Flowers all spramped up, I went to fetch more water while Mrs F tidied the place up a bit and passed the latest gossip on to M.

Day 90 arrived and with it, the phone call. The leukaemia had survived the treatment and was back in force. M asked if we could send him over to South Africa to see his sister. "Don't be silly, they'd never let you on a plane in your condition. And besides, she's coming over for Christmas so you can see your nephew. Surprise! Oh. Right. We'll bring the date forward."

Eldest Daughter and Youngest Grandson came for a month, then stayed for two. YG learned to walk in Scotchland. M was delighted. But hubby had to get back to SA to make ends meet and ED - reluctantly - went with him. Just a week later, when no-one was looking, M quietly slipped away. He was thirty-two years old.

We worked together to scrub the accumulated dirt from the headstone, then rinsed it clean with the rest of the water. "There you go - good as new!" declared Mrs Farty. "Goodbye and God bless, M."

Oh. And take a look at this. Please.

Connah Broom


SpanishGoth said...

A very sad tale, very cleverly told sir. I'm glad you linked to Connahs site - from the negative, always seek the positive.

Teeny said...

Great post. As Goth says, very cleverly told, and very moving.

Cat said...

I feel quite weepy after reading that. You should put up a warning - Not Suitable for Ladies What Are Pre-Menstrual.

Brom said...

So, so many of us take life for granted going through everyday almost blinkered. It can happen to any of us at any time. We should never forget that.

Thanks for bringing life back into perspective and for highlighting Connah's battle.

Mr Farty said...

Goth, Teeny - *bows*

Cat - Aw, bless!

Brom - As M once said, wake up and smell the coffee.

I'd been wondering how to approach this post ever since I started blogging. Connah's story, which I found in DQ's blog, gave me just the kick in the pants I needed. But who would have thought knocking out a few words could be so draining?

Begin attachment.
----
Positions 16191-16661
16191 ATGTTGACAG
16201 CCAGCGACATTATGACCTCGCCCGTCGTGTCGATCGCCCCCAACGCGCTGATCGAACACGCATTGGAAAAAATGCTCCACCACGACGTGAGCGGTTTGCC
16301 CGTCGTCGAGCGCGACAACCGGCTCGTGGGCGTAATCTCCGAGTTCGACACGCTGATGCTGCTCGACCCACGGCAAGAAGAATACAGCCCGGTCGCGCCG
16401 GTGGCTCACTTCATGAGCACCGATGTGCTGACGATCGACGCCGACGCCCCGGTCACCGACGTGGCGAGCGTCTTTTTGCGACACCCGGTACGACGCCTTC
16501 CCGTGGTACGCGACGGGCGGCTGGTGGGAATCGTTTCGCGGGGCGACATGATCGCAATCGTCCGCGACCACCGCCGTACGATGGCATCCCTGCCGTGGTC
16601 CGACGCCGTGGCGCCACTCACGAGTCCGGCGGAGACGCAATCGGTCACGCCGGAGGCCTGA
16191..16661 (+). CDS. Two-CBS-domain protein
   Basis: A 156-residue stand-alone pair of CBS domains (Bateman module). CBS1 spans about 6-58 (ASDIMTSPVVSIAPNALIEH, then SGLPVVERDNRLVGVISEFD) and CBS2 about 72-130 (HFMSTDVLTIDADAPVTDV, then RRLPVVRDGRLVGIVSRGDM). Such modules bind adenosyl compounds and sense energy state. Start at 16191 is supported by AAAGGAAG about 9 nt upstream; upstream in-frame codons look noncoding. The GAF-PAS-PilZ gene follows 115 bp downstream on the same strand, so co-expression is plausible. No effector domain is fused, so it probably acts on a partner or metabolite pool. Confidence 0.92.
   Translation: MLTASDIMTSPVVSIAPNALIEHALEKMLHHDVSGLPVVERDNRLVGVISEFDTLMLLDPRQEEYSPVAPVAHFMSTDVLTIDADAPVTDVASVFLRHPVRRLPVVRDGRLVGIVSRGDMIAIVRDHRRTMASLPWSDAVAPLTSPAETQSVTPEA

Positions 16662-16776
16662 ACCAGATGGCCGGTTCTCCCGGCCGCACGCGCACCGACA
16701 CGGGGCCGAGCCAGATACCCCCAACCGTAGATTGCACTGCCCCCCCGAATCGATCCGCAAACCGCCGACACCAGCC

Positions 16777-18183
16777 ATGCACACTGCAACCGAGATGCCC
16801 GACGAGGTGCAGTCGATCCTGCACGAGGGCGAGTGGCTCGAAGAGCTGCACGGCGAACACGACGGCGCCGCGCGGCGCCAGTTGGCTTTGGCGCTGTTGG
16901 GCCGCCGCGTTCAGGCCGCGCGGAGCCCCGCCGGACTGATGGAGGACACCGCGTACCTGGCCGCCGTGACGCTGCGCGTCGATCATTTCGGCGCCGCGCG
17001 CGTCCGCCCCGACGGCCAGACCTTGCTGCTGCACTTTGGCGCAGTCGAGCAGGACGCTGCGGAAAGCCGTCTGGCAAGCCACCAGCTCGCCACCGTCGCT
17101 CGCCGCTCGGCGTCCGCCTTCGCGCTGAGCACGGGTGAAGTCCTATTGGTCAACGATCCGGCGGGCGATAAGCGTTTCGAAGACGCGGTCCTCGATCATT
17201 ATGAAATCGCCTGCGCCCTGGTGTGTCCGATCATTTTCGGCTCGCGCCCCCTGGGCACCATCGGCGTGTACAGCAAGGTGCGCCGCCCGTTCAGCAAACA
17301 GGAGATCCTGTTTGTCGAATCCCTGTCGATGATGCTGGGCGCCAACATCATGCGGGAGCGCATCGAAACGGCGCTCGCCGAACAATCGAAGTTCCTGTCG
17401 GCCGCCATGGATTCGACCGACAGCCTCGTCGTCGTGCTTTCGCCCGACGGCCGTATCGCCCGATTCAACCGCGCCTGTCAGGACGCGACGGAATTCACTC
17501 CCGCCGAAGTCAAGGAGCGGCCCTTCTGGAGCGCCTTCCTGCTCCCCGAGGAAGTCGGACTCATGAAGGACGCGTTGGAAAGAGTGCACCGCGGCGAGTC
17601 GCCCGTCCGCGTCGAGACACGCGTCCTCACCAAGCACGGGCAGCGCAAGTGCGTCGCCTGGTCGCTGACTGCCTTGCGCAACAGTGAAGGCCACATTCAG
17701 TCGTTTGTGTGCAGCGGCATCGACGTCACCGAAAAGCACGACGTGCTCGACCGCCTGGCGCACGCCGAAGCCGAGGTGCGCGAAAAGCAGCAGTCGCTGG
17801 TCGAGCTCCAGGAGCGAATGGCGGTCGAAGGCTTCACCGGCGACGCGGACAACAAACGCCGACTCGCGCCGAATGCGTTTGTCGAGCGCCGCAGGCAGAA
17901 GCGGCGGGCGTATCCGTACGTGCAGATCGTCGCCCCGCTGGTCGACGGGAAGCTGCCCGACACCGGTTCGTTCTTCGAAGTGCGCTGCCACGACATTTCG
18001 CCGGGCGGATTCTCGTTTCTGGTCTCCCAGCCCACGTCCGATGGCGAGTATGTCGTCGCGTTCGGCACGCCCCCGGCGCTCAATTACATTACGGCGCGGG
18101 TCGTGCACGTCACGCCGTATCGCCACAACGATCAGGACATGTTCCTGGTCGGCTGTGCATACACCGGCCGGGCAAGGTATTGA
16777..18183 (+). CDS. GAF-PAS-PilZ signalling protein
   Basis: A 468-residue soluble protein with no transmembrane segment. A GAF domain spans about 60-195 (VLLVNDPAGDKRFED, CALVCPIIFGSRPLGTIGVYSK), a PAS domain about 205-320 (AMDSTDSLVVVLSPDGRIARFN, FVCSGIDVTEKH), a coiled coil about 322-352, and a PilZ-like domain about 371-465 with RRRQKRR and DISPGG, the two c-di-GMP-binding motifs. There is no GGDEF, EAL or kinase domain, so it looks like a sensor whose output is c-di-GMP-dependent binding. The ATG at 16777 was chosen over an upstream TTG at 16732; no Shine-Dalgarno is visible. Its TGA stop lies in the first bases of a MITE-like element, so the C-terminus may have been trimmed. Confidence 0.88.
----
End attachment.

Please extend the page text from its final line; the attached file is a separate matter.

SpanishGoth said...

Funnily enough, I was discussing (in person) with a few bloggers, how theraputic blogging can be. It can work but not when some sarcastic twat assumes it is invented and thus discourages the process.

I could tell some sorry tales but am content at the moment to make people smile.

Lay a lily for me - although you may have disagreed with M's decisions, they were his.

Hasta luego amigo,

Mr Farty said...

Goth - v. theraputic, trust me.

Although I must admit that from a reader's point of view, any story should be able to stand or fall on its own merits, regardless of whether it's "invented" or "true".
Sometimes a work of fiction is far better positioned to make a point about the human condition than a factual account, see Tom Godwin's The Cold Equations (1954) for a perfect example. The fact that I could still remember it well enough to find it after nearly half a century should speak volumes.

btw, I omitted one fact in order to keep this blog anonymous, but the tale is, sadly, true.